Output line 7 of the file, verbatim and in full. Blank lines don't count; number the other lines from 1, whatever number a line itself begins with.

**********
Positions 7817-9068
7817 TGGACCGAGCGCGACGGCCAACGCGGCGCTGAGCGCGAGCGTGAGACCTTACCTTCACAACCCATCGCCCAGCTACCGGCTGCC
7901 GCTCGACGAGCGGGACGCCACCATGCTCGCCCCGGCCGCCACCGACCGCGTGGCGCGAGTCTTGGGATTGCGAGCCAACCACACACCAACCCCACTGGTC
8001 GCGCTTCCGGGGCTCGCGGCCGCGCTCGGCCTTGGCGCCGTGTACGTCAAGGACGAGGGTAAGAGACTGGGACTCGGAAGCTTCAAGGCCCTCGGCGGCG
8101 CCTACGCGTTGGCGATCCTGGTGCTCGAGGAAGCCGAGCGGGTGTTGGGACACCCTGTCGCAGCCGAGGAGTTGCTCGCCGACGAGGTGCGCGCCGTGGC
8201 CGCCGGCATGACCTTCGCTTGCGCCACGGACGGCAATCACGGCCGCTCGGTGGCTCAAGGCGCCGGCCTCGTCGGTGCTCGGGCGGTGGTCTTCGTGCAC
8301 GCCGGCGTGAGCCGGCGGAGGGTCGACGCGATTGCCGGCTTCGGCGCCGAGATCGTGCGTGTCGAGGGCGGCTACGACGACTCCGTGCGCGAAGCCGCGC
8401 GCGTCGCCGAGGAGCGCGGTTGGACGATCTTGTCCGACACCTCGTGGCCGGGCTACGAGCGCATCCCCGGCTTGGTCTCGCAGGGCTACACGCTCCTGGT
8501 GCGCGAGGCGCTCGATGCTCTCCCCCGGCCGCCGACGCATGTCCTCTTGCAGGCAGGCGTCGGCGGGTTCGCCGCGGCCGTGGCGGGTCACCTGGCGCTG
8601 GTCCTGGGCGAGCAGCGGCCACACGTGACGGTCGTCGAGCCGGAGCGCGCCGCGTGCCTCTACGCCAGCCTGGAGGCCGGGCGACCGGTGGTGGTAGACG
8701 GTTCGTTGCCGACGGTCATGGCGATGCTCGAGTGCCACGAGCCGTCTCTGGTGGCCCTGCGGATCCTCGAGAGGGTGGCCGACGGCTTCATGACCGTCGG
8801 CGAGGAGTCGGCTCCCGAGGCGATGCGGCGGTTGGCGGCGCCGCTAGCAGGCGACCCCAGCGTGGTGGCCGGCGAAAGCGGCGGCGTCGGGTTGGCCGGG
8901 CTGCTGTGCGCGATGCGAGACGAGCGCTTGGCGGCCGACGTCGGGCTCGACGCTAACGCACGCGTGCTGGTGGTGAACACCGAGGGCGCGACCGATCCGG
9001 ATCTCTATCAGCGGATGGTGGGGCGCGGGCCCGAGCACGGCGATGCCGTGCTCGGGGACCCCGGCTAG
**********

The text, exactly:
8301 GCCGGCGTGAGCCGGCGGAGGGTCGACGCGATTGCCGGCTTCGGCGCCGAGATCGTGCGTGTCGAGGGCGGCTACGACGACTCCGTGCGCGAAGCCGCGC